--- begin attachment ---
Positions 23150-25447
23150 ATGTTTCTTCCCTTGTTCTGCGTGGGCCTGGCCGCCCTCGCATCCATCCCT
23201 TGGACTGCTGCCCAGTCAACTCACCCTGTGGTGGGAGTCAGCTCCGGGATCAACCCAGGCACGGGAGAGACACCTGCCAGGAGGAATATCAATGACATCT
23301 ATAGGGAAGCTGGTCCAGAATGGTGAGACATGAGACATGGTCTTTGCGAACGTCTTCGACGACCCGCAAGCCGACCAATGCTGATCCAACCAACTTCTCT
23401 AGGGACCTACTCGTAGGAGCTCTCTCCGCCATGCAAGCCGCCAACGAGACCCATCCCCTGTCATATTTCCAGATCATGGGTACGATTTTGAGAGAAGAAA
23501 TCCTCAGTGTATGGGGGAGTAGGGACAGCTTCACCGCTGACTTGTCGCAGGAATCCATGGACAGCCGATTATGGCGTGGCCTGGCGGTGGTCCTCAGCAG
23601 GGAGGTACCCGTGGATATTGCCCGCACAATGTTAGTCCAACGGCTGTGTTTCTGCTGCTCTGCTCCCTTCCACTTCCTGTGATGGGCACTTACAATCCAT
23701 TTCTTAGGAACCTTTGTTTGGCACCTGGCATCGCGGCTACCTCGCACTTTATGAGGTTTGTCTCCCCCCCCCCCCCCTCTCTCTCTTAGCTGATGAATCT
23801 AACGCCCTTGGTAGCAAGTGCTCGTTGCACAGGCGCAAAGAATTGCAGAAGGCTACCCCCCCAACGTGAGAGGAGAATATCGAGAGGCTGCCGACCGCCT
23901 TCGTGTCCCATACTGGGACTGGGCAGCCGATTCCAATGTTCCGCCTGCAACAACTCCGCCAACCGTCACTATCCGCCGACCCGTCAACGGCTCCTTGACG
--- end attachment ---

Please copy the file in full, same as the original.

Positions 23150-25447
23150 ATGTTTCTTCCCTTGTTCTGCGTGGGCCTGGCCGCCCTCGCATCCATCCCT
23201 TGGACTGCTGCCCAGTCAACTCACCCTGTGGTGGGAGTCAGCTCCGGGATCAACCCAGGCACGGGAGAGACACCTGCCAGGAGGAATATCAATGACATCT
23301 ATAGGGAAGCTGGTCCAGAATGGTGAGACATGAGACATGGTCTTTGCGAACGTCTTCGACGACCCGCAAGCCGACCAATGCTGATCCAACCAACTTCTCT
23401 AGGGACCTACTCGTAGGAGCTCTCTCCGCCATGCAAGCCGCCAACGAGACCCATCCCCTGTCATATTTCCAGATCATGGGTACGATTTTGAGAGAAGAAA
23501 TCCTCAGTGTATGGGGGAGTAGGGACAGCTTCACCGCTGACTTGTCGCAGGAATCCATGGACAGCCGATTATGGCGTGGCCTGGCGGTGGTCCTCAGCAG
23601 GGAGGTACCCGTGGATATTGCCCGCACAATGTTAGTCCAACGGCTGTGTTTCTGCTGCTCTGCTCCCTTCCACTTCCTGTGATGGGCACTTACAATCCAT
23701 TTCTTAGGAACCTTTGTTTGGCACCTGGCATCGCGGCTACCTCGCACTTTATGAGGTTTGTCTCCCCCCCCCCCCCCTCTCTCTCTTAGCTGATGAATCT
23801 AACGCCCTTGGTAGCAAGTGCTCGTTGCACAGGCGCAAAGAATTGCAGAAGGCTACCCCCCCAACGTGAGAGGAGAATATCGAGAGGCTGCCGACCGCCT
23901 TCGTGTCCCATACTGGGACTGGGCAGCCGATTCCAATGTTCCGCCTGCAACAACTCCGCCAACCGTCACTATCCGCCGACCCGTCAACGGCTCCTTGACG